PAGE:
How not to parse CSV using Java

I’ve only been on StackOverflow for a short while and already feel like I’m drowning under the the sheer quantity of people asking how to parse CSV.  Most of them start in one a few ways.  So, for the record, here’s how you don’t do it.

Don’t use regular expressions

That’s right.  You don’t use regex.  I almost feel like breaking out a <blink> and <marquee> tags to make this stand out more.  They’re really rather bad for this kind of thing.

String#split() is not your friend

If you’re familiar with Guava you may have come across this quiz in their documentation.  See if you can get it right.

",a,,b,".split(",") returns…

  1. "", "a", "", "b", ""
  2. null, "a", null, "b", null
  3. "a", null, "b"
  4. "a", "b"
  5. None of the above

Good luck with that.

Ready?  It actually returns "", "a", "", "b".  On a side note here, the Guava Splitter class is excellent, check it out.

String tokenizer isn’t any better

Why?  Because none of these methods deal with escaped characters.  You do know how CSV is escaped right?

Wrong.  I bet you don’t.  It can be escaped in all sorts of ways.  My favourite being the old quote a quote method of putting two double quotes in a row (“”).  Brilliant.  Which genius came up with that?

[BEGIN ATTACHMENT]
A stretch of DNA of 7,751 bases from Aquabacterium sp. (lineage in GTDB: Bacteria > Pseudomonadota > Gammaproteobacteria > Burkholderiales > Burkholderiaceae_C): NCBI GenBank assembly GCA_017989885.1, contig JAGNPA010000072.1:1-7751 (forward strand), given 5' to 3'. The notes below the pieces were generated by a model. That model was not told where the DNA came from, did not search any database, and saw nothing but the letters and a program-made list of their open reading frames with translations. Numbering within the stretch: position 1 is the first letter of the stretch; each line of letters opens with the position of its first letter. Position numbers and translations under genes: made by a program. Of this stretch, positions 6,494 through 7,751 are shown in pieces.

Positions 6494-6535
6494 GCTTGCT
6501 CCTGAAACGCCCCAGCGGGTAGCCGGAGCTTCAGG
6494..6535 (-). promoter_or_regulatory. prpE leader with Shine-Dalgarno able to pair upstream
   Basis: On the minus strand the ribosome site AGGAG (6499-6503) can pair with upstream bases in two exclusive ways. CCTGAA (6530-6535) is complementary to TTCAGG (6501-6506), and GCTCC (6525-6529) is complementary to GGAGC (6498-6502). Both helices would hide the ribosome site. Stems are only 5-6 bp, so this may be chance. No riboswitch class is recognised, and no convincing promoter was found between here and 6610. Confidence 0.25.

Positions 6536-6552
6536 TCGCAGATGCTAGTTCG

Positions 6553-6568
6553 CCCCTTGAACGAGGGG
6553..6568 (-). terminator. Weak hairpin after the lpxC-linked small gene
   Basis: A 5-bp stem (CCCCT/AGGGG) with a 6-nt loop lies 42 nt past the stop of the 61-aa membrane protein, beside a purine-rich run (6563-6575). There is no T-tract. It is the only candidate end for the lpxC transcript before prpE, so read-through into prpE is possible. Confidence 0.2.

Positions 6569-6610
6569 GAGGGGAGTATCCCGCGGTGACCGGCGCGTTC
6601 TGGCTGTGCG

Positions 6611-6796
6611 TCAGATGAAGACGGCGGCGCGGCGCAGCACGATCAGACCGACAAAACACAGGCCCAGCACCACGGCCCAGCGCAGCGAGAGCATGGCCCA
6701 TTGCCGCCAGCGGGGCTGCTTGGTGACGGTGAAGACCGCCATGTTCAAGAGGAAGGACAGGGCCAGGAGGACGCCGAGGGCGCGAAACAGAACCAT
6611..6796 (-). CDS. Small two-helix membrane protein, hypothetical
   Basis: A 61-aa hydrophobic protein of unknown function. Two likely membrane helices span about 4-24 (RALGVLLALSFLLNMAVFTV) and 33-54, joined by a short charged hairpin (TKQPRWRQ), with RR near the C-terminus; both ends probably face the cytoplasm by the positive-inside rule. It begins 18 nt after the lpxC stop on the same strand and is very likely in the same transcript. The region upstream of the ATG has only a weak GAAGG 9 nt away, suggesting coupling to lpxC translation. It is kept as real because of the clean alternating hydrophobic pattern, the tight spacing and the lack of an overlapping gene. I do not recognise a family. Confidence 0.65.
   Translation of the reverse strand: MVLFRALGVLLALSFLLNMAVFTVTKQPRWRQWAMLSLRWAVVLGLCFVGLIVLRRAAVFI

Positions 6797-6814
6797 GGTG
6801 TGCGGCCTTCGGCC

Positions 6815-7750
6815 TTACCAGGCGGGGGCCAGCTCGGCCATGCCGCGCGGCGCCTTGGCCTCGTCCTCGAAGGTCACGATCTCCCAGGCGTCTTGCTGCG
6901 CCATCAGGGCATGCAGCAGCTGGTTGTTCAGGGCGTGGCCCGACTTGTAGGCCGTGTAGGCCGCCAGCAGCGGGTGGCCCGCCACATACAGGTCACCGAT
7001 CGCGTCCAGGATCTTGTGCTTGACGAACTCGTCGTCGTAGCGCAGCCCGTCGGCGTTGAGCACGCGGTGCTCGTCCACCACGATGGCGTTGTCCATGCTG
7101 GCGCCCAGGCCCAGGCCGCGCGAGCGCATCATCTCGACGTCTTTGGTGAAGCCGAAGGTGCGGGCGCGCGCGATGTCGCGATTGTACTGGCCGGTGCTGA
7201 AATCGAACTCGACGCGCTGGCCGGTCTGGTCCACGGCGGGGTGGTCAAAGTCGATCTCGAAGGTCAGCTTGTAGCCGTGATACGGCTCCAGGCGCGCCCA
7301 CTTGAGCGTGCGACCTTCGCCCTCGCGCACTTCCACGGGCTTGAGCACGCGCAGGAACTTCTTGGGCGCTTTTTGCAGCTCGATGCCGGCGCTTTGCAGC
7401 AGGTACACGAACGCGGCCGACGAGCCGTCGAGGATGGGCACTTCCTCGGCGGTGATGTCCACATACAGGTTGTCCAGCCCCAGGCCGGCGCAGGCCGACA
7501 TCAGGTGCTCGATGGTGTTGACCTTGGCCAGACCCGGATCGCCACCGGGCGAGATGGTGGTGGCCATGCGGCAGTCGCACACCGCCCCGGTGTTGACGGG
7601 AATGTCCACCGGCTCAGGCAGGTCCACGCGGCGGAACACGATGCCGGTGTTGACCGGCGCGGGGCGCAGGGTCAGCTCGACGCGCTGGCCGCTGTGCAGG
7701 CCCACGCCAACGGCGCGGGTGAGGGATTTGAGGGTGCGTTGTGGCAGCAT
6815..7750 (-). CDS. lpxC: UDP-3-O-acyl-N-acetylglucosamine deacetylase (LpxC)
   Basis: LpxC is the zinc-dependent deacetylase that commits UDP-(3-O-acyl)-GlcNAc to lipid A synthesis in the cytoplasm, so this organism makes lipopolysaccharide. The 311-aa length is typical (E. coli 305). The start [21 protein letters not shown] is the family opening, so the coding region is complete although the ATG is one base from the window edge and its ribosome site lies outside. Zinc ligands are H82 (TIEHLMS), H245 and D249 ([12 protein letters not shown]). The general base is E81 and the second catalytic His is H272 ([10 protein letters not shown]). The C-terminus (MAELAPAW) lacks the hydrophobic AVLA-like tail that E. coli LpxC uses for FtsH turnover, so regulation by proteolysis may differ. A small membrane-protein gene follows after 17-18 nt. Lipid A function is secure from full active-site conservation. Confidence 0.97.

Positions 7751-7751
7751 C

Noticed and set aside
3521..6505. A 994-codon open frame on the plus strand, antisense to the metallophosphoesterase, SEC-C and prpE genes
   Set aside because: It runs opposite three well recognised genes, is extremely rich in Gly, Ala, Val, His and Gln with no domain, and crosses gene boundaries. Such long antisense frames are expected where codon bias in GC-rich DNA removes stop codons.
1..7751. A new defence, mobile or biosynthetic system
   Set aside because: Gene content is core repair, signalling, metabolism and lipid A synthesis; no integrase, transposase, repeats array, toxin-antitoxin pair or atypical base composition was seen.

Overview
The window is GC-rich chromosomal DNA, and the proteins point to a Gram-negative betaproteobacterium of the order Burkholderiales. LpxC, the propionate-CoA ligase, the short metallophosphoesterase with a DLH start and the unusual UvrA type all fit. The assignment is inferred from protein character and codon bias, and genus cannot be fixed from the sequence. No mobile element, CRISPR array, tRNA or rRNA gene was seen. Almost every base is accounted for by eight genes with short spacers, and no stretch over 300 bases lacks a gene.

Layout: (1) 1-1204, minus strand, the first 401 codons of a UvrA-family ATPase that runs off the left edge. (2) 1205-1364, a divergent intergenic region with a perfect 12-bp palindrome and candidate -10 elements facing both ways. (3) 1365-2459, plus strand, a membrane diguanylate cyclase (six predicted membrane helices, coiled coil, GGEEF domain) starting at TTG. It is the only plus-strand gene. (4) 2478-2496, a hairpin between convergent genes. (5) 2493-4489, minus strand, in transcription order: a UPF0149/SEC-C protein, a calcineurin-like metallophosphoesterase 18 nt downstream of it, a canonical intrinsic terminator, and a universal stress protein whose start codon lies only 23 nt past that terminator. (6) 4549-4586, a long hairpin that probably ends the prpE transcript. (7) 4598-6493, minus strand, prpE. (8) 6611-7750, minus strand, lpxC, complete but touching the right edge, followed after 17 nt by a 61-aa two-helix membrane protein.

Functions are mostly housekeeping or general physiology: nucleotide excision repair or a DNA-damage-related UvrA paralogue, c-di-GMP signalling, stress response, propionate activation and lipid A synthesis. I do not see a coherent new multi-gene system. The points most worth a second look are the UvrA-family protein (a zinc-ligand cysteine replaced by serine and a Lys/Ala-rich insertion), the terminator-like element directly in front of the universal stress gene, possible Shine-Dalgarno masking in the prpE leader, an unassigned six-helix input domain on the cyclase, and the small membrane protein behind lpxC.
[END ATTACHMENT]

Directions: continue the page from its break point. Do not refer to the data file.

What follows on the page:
But I want to write a regex.  I love writing regex.

Fine.  Write one for this:

Which I just grabbed as the most recent CSV question on stackoverflow 

So what do I do?

The answer is simple.  You don’t re-invent the wheel.  You use a CSV parser that’s been tested to death against all the weird edge cases you’ve not even thought about and has a nice API that reads something like whatever.parse(someCSV);

My favourite is the Jackson CsvMapper.

Parse CSV rows from a file into arrays of Objects like this (taken from the Jackson docs)

Which is really useful for those fun files with variable length rows and random escape characters.

Or you can map rows directly to instances of your own classes.  It’s as simple as:

There are plenty other libraries out there to choose from, including the much loved OpenCSV.  Good luck!

Update: I’ve written a companion piece on writing csv using jackson

Written by Tom


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